Over the past year, some guy named Bruce has been dispensing rules of wisdom over at the New York Times. Of course I blogged about it hereandhere. And then he wrote about some of those rules and how he has reconsidered them seeing that they were so fucking stupid. Well now he has a list of suggestions that came from people who think they know how things should run in a restaurant. And boy oh boy, do I have something to say about their ideas. Shall we begin?
I think it’s permissible to stick a fork in the eye of a server who calls me “honey” or “sweetie” because I’m of a certain age.— Rosemary Molloy Well, guess what, Rosemary. I think I have the right to stick a fork up a puss when someone of a certain age calls me “Hey You” or “Come Here” because it’s a two-way street, sweetie.
Never, ever serve food over a baby/child. If you scald a newborn, there’s a chance the father will take your life. — Peter And what am I supposed to do when parents park their goddamn stroller right in front of the table and they don’t have enough common sense or manners to move the bundle of joy out of my fucking way so I don’t have to do that? Justhappened to me two weeks ago.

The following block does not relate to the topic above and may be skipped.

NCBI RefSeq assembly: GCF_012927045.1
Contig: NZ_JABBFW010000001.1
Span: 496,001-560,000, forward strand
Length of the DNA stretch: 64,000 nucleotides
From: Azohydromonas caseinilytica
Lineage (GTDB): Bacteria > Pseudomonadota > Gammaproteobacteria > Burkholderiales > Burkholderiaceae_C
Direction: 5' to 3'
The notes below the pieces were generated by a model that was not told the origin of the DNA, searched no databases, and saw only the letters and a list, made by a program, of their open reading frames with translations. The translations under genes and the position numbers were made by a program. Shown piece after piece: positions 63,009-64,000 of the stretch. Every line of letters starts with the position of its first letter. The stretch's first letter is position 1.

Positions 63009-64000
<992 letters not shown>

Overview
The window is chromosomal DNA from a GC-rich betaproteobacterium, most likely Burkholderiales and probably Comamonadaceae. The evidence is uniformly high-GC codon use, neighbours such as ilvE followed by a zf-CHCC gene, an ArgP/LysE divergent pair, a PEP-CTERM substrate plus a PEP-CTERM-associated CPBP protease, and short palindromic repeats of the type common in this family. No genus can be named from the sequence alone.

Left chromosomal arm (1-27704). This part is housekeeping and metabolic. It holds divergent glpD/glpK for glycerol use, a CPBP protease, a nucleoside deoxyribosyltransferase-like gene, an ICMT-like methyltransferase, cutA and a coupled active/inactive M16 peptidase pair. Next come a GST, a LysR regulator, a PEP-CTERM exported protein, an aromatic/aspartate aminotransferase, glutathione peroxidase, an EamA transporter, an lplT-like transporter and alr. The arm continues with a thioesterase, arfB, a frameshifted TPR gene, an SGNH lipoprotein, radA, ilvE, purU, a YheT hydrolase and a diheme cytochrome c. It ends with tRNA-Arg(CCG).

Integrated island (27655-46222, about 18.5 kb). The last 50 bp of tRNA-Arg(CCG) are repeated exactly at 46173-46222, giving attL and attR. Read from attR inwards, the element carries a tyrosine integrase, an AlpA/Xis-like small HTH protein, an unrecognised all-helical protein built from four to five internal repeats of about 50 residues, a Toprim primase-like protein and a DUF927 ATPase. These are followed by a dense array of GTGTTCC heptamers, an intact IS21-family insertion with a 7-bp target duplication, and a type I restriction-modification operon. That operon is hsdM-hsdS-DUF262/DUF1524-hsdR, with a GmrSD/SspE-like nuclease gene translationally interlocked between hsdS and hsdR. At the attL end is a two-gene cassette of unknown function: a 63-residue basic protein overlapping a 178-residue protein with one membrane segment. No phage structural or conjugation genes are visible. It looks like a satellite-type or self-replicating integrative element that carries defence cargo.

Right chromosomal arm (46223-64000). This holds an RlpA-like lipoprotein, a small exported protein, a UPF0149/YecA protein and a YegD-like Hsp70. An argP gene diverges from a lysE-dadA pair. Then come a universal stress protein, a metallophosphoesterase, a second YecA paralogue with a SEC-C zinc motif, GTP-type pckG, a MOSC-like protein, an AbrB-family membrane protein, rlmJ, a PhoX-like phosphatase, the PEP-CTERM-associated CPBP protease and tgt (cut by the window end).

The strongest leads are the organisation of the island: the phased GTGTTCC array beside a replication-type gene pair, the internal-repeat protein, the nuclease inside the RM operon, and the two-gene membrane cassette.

Why is it that a pepper mill must be brought and administered? For a few hundred bucks, why can a restaurant not just set one out at each table? — Ellen Is this lady serious? I have seen women cram 20 packets of Splenda in their purse just because it was there. How many goddamn pepper mills would we go through if we just left them on the table? Sorry, Ellen, that is one stupid idea. Game over, try again, dumb bitch.
If you happen to see guests saying grace before the meal, pause for them to finish.—jiminboulder In all my years of working in restaurants, I have never seen a waiter interrupt someone saying grace. I can’t imagine that ever happening. I think this person just wanted to get their name on the list so they came up with this non-existent issue. If it’s a real problem, maybe they should pray about it.
WAIT STAFF PLEASE DON’T EVER EXTEND A HAND FOR A HANDSHAKE!! This falls under the category of never touch a customer but this issue needs to be specifically addressed. It suggests a level of familiarity that is inappropriate and I have zero interest in touching the hand that is exposed to all of the dirt, germs and yuckiness of dirty plates, food etc. — michael What makes this asshat think I want to shake his fucking hand anyway? And I can guarantee that I wash my hands way more often than he does. I have zero interest in touching his hands either that may have just touched something really nasty like his face, his wife or his baby. Totally disgusting.
Do not bite your fingernails. Do not scratch your crotch. Do not run fingers through your hair.— Major Slack Duh. No shit, Sherlock. But would it be alright if I pick my nose and wipe the booger underneath your table? Please advise because apparently you think we are total fucktards.